Even some Democrats — including Hillary Clinton's successor in the Senate, Sen. Kirsten Gillibrand (N.Y.) — now believe that President Clinton should have stepped down, but Hillary Clinton told CBS that her husband "absolutely" should not have done so. She pointed to the fact that there was an investigation that she believes "came out in the right place." When also asked what role she played in criticizing the character of her husband's accusers, Clinton responded, "none," saying she takes "responsibility for my life and my actions." Watch a portion of Clinton's interview with CBS below. Brendan Morrow
Ryan Gosling's First Man did not quite achieve lift-off.
The Neil Armstrong biopic came in third place at the box office this weekend, with last week's releases, Venom
It seems A Star Is Born, another critically-acclaimed movie with Oscar
The biggest success story of the month, though, is Venom, which took the number one spot once again this weekend and grossed another $35 million after having the best October opening of all time. This brings the comic book film, based on the Spider-Man source material but without Spider-Man actually being in it, up to a domestic total of $142 million and counting, a massive success for Sony and a clear indicator that their planned universe of Spider-Man films has gotten off on the right foot with audiences. Brendan Morrow
Sen. Elizabeth Warren (D-Mass.) took President Trump up on his offer. Trump, who regularly mocks Warren's assertion that she has Native American ancestry, said he would donate $1 million if she took a DNA test. Now she has. It found "strong evidence" she had a Native American in her family tree at least six generations ago, The Boston Globe reports. Warren provided a DNA sample to a lab in Georgia, and the results were analyzed by world-renowned Stanford DNA ancestry expert Carlos Bustamante and sent to Warren last week. "The vast majority" of her ancestry is European, Bustamante found, but the results also "strongly support the existence of an unadmixed Native American ancestor."
Six to 10 generations "fits Warren's family lore, passed down during her Oklahoma upbringing, that her great-great-great-grandmother, O.C. Sarah Smith, was at least partially Native American," the Globe reports. But it also indicates she's no more that 1/32 Native American. Warren is expected to easily win re-election to the Senate in November, but the ad about her ancestry she released on Monday suggests she's serious about a run for president.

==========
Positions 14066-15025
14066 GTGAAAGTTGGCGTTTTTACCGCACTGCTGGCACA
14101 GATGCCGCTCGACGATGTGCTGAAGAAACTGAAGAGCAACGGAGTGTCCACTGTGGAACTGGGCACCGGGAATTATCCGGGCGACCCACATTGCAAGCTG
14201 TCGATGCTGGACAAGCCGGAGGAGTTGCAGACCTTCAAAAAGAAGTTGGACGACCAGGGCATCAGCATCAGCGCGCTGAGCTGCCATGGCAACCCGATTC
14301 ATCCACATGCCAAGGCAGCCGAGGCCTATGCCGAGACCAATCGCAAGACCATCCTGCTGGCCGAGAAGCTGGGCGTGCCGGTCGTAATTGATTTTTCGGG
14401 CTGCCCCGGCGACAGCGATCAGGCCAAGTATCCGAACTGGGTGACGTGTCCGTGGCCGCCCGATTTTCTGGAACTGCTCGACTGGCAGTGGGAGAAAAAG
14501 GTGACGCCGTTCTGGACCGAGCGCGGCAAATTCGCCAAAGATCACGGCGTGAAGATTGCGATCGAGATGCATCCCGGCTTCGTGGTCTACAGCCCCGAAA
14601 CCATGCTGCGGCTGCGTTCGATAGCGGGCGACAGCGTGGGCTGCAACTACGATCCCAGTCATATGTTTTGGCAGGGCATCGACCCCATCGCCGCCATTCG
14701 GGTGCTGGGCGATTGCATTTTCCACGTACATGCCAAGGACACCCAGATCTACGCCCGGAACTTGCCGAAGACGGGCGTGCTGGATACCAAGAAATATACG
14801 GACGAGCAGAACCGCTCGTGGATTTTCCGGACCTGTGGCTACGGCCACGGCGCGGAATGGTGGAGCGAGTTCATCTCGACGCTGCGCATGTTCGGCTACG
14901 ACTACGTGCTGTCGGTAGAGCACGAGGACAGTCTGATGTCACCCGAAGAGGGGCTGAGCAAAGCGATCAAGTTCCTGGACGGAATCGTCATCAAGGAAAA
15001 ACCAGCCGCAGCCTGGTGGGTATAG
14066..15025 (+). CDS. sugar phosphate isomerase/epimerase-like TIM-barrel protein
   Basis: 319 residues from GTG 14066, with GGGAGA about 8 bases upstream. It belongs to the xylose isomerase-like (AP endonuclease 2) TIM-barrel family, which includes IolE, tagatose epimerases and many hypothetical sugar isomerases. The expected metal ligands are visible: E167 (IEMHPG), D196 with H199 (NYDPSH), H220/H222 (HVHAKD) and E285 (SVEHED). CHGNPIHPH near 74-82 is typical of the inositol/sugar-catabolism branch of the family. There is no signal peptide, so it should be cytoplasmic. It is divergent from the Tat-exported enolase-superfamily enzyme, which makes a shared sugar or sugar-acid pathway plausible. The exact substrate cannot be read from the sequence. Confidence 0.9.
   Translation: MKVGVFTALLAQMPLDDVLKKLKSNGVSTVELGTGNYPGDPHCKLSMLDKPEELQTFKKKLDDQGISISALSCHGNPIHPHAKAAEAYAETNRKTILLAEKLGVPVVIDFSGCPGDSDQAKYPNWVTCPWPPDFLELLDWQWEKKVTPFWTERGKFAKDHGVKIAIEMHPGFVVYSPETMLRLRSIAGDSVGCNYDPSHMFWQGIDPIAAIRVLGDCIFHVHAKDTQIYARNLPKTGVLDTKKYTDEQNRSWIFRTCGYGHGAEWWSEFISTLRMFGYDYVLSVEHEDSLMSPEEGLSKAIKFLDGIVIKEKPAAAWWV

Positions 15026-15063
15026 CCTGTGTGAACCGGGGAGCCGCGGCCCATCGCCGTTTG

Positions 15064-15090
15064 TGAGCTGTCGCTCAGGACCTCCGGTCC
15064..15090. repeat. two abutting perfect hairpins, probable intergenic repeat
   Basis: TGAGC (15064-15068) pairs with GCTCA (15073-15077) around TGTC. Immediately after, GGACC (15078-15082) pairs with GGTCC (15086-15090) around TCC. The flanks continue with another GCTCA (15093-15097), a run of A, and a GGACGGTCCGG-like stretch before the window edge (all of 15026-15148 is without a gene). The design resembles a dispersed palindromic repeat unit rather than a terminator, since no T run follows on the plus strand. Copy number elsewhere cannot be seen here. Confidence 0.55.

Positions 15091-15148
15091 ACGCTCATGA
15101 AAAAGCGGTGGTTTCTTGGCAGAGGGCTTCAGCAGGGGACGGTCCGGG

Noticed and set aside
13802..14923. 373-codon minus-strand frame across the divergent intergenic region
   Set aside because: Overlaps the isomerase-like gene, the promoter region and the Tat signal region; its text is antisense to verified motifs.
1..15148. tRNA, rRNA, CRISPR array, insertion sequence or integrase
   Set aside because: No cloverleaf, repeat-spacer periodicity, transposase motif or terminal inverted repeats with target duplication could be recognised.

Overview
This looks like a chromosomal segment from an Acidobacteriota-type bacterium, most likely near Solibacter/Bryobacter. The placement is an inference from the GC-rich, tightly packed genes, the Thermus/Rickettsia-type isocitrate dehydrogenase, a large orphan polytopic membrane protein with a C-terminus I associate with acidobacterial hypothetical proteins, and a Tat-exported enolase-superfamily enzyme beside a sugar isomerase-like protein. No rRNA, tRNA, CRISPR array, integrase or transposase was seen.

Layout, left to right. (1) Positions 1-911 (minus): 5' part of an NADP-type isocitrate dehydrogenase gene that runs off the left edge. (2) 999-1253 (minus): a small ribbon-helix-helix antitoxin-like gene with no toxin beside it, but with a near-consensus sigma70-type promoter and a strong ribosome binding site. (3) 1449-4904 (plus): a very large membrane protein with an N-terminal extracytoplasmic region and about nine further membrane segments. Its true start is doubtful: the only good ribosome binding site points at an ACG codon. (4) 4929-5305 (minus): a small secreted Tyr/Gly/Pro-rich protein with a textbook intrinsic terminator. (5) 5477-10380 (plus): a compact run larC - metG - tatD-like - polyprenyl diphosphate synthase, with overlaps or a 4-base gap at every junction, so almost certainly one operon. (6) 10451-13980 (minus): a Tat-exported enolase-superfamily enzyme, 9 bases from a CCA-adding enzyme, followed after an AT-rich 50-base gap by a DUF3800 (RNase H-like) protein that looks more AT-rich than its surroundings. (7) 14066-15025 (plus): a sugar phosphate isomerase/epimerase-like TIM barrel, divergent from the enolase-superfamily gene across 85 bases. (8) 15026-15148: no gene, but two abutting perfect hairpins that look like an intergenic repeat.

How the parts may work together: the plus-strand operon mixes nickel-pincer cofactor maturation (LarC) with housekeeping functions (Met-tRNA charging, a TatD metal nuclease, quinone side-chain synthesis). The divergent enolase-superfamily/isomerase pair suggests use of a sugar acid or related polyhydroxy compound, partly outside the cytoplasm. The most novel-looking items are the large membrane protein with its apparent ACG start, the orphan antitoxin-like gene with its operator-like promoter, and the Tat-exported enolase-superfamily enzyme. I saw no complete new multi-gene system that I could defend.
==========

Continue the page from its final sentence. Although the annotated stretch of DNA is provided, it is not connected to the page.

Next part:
The Boston Globe extensively researched Republican claims that Warren got any of her academic jobs because of her claim to Native ancestry, and found only evidence that she was not considered a minority hire.
That's not to say people use dubious Native American ancestry to get preferential treatment. On Sunday, for example, the Los Angeles Times reported that a company owned by House Majority Leader Kevin McCarthy's (R-Calif.) brother-in-law William Wages earned more than $7 million in federal contracts due to Wares' claim to be 1/8 Cherokee. Wares belongs to the federally unrecognized Northern Cherokee Nation, considered fraudulent interlopers by the three recognized Cherokee tribes. Neither Wares nor any of his known ancestors appear on tribal ancestry rolls dating back to the early 19th century, a Cherokee genealogist discovered, and the Times found that all of Wares ancestors identified as white. Peter Weber
New York police investigating beating after far-right chief 'Proud Boy' re-enacted assassination of socialist leader at Republican Club
On Sunday, the New York Police Department said it is looking to identify three men recorded kicking and beating a man on the street Friday night after far-right commentator Gavin McInnes and his "Western chauvinist" Proud Boys spoke at the New York Metropolitan Republican Club on Manhattan's Upper East Side. McInnes told The Wall Street Journal in an email that the Republican Club event had included him re-enacting the 1960 assassination of Japanese socialist party leader Inejiro Asanuma by a sword-wielding 17-year-old far-right nationalist. After the re-enactment, McInnes wrote, he gave a speech "making fun of" liberals and mainstream media.